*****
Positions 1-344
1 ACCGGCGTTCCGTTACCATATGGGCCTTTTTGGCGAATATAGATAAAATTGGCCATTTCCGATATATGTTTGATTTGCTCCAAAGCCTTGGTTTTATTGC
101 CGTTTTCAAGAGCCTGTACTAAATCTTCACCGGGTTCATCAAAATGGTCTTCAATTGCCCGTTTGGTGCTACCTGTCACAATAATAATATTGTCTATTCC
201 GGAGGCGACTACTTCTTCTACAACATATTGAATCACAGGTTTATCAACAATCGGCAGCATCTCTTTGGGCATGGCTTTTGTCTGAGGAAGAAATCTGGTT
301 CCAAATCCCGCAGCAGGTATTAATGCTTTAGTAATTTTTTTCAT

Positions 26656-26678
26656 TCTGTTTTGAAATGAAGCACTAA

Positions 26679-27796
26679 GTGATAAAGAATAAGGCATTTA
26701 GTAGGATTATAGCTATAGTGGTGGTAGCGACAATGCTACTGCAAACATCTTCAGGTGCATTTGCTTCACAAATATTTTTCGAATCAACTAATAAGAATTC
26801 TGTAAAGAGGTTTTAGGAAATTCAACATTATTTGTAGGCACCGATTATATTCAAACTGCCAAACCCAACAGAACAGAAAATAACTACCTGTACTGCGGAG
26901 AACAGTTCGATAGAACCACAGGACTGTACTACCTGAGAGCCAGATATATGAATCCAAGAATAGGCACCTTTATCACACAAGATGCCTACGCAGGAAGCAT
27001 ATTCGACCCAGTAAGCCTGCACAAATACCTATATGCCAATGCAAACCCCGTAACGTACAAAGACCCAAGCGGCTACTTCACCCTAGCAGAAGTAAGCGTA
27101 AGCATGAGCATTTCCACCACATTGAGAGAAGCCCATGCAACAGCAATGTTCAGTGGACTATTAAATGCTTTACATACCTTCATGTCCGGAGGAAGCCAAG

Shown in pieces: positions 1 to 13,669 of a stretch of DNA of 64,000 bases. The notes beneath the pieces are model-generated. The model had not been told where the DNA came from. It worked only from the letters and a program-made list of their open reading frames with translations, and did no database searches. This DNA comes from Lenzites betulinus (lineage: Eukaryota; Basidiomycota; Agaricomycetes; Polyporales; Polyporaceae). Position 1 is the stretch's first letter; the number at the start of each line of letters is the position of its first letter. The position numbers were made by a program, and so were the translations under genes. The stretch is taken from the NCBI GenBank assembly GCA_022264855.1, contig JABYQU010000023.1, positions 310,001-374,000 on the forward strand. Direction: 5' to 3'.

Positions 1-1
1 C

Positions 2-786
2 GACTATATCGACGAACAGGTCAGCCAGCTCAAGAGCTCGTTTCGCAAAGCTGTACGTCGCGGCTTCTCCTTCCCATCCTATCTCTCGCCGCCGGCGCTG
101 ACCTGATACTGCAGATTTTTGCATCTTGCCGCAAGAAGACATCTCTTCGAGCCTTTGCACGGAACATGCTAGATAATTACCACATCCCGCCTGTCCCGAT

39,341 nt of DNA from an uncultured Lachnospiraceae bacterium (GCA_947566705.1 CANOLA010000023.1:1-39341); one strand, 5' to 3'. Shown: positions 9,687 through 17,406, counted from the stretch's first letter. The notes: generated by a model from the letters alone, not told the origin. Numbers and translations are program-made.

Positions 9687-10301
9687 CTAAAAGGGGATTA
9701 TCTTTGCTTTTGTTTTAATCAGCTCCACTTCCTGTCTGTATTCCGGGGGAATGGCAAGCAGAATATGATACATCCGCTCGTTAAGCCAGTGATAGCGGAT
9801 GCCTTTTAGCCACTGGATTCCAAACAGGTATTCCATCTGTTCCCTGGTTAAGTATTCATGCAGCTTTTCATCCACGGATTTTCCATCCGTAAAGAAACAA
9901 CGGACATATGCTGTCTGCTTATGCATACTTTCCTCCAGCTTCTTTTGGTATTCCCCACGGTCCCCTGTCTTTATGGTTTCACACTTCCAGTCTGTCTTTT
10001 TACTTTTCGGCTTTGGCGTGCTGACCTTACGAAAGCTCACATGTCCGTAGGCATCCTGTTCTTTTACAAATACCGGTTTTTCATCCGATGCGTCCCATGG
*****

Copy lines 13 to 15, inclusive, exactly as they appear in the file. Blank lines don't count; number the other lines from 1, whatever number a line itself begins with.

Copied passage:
27001 ATTCGACCCAGTAAGCCTGCACAAATACCTATATGCCAATGCAAACCCCGTAACGTACAAAGACCCAAGCGGCTACTTCACCCTAGCAGAAGTAAGCGTA
27101 AGCATGAGCATTTCCACCACATTGAGAGAAGCCCATGCAACAGCAATGTTCAGTGGACTATTAAATGCTTTACATACCTTCATGTCCGGAGGAAGCCAAG

Shown in pieces: positions 1 to 13,669 of a stretch of DNA of 64,000 bases. The notes beneath the pieces are model-generated. The model had not been told where the DNA came from. It worked only from the letters and a program-made list of their open reading frames with translations, and did no database searches. This DNA comes from Lenzites betulinus (lineage: Eukaryota; Basidiomycota; Agaricomycetes; Polyporales; Polyporaceae). Position 1 is the stretch's first letter; the number at the start of each line of letters is the position of its first letter. The position numbers were made by a program, and so were the translations under genes. The stretch is taken from the NCBI GenBank assembly GCA_022264855.1, contig JABYQU010000023.1, positions 310,001-374,000 on the forward strand. Direction: 5' to 3'.